Tennessee Volunteers head coach Martin instructs his team as they take on the Ole Miss Rebels during the SEC men's NCAA basketball tournament in New Orleans

Tennessee’s balanced offensive makes them a different team

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Both Tennessee and Virginia had something to prove entering Monday’s non-conference clash in Knoxville.

The Volunteers and Cavaliers were both seen as underachieving teams with a final chance at a solid non-conference win — and a momentum boost — heading into conference play.

After the way Tennessee came out and thoroughly dominated Virginia on Monday, they should be very pleased heading into SEC play. The Volunteers held Virginia to 32 percent shooting and 16 percent shooting from the three-point line as they cruised to an 87-52 win.

But while the Tennessee defense was obviously impressive, head coach Cuonzo Martin has to be excited about the balanced offensive effort that the Volunteers had against Virginia. Earlier on Monday, I broke down Tennessee’s reliance on its top three players — Jarnell Stokes, Jeronne Maymon and Jordan McRae — on offense and how the Volunteers had struggled to find scoring elsewhere against marquee opponents.

In its last two losses against high-major programs, Maymon, McRae and Stokes combined for 43 of Tennessee’s 61 points in a loss to Wichita State and followed that up the next game with 48 of the team’s 58 points in another loss to North Carolina State. No other player on Tennessee’s roster had more than six points in either game.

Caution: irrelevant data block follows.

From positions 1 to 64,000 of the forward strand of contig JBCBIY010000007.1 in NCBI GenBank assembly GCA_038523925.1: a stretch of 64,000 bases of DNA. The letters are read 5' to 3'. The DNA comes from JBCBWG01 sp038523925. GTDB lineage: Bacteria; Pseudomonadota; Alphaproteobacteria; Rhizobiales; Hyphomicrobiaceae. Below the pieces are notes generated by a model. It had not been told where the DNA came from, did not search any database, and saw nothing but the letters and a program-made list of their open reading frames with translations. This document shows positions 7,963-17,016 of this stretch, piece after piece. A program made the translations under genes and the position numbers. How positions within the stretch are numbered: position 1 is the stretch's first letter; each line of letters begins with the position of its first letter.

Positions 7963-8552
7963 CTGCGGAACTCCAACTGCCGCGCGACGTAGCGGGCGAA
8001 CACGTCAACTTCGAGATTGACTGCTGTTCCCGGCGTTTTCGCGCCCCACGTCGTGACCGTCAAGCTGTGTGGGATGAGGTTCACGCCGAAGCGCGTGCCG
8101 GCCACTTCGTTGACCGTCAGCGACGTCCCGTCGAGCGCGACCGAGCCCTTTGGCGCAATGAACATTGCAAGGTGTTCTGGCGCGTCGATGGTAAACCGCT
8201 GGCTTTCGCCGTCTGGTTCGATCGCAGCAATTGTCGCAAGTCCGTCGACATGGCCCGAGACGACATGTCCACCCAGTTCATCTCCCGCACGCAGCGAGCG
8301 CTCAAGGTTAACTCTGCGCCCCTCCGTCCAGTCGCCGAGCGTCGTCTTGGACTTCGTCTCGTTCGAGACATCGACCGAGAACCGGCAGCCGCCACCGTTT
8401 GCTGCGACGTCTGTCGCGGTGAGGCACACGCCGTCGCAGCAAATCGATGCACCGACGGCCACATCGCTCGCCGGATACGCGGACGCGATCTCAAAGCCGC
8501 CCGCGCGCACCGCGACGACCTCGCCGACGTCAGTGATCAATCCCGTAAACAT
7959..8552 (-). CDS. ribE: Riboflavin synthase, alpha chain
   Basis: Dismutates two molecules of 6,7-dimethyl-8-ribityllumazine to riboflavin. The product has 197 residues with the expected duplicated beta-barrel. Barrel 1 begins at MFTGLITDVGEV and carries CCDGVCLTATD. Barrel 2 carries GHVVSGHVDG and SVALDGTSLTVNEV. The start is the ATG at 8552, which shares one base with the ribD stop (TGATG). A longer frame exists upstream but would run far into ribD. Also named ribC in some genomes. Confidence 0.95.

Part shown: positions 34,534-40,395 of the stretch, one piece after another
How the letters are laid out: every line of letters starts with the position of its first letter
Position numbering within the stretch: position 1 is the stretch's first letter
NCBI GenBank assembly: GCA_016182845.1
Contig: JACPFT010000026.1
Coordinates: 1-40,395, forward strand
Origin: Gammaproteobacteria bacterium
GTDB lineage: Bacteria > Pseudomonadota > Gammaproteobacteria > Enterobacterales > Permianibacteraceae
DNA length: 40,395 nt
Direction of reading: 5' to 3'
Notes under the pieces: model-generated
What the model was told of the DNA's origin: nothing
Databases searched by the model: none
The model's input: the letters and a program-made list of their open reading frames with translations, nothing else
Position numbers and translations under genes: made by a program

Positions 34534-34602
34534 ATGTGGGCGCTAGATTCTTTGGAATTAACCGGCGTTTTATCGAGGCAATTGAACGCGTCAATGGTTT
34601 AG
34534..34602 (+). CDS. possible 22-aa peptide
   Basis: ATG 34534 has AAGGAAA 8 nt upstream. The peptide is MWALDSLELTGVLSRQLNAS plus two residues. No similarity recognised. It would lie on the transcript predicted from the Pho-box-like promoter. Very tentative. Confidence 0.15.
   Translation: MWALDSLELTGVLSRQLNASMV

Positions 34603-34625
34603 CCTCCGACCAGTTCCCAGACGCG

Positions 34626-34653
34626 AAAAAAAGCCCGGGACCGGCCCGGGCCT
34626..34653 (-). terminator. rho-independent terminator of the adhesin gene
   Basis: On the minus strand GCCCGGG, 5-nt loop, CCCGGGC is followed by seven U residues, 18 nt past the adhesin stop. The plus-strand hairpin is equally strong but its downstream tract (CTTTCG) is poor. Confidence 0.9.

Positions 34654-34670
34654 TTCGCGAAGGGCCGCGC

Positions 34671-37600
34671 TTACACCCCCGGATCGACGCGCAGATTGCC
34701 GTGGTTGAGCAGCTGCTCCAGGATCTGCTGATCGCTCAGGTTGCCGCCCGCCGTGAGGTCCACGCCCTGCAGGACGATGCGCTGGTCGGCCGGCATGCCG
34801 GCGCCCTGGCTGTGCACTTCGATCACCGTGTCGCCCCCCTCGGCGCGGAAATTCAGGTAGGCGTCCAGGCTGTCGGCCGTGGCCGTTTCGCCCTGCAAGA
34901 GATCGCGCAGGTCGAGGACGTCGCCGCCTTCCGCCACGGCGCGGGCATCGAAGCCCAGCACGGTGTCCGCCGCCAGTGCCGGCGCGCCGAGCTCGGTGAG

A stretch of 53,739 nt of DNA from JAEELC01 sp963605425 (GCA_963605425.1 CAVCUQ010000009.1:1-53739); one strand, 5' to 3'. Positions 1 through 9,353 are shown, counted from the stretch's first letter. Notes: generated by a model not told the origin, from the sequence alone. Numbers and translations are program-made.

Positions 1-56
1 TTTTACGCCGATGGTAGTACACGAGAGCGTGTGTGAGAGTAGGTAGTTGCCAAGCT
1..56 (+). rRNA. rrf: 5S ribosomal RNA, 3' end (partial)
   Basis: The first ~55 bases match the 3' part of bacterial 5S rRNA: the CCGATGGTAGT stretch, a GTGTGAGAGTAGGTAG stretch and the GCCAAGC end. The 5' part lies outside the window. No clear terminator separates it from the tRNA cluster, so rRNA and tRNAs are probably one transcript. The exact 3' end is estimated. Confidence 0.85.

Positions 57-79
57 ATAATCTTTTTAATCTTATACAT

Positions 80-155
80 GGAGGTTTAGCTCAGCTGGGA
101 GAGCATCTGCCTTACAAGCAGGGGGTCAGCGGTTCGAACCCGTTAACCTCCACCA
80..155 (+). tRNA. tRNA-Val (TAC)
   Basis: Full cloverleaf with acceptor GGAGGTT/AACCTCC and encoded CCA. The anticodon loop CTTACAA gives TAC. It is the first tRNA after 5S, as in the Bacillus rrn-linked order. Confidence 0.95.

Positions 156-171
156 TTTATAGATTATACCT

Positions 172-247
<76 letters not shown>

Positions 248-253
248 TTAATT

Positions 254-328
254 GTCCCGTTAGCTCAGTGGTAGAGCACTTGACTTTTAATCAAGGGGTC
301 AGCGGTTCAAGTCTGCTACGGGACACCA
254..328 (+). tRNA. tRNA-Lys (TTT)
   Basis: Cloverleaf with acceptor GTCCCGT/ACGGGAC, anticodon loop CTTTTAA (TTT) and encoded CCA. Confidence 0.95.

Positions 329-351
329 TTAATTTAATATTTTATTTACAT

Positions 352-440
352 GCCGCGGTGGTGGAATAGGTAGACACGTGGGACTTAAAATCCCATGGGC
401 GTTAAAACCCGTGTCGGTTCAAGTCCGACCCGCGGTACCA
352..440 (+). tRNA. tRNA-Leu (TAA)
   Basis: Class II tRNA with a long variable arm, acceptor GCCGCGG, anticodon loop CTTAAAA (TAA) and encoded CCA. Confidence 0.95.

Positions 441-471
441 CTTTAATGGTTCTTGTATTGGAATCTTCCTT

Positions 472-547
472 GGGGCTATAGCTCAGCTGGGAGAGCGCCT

That changed dramatically on Monday.

Josh Richardson (20 points) got the Vols going early, as the junior had a 15-point first half in which he confidently knocked in jumpers and moved well without the ball. After going scoreless in losses to Wichita State and North Carolina State, senior Antonio Barton put up 14 points on 5-for-6 six and 3-for-4 from the three-point line.

Even with freshman reserve guards Robert Hubbs III and Darius Thompson not giving much of an offensive boost, Tennessee was able to easily control the game against Virginia because their offense among the starting lineup was so balanced and tough to defend.

McRae (21 points) and Stokes (20 points) continued their solid production, but with the added bonus of Richardson and Barton knocking down shots, they won comfortably and made a usually solid Virginia defense look awful.

I don’t expect Tennessee to shoot nearly as well as they did on Monday every game out, but even if Richardson and Barton miss a few of those shots, Tennessee has to be happy with how confidently and aggressively their starting five played on both ends of the floor.

Tennessee thoroughly outplayed an opponent that had something to prove — on both ends of the floor for 40 minutes — and Martin has to like that heading into the SEC.

Nigel Hayes’ comment on basketball brands hits on greater point

Wisconsin's Nigel Hayes (10) drives on Ohio State's Jae'Sean Tate (1) during the second half of an NCAA college basketball game Thursday, Feb. 4, 2016, in Madison, Wis. Hayes had a team-high 21 points in Wisconsin's 79-68 win. (AP Photo/Andy Manis)
AP Photo/Andy Manis
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Much is made about the ball when it comes to how the sport of basketball is played and rightfully so, as the ball is the most important piece of equipment. Different brands have different characteristics, and with college basketball programs being able to pick the ball they use for home games there are adjustments to be made during the season.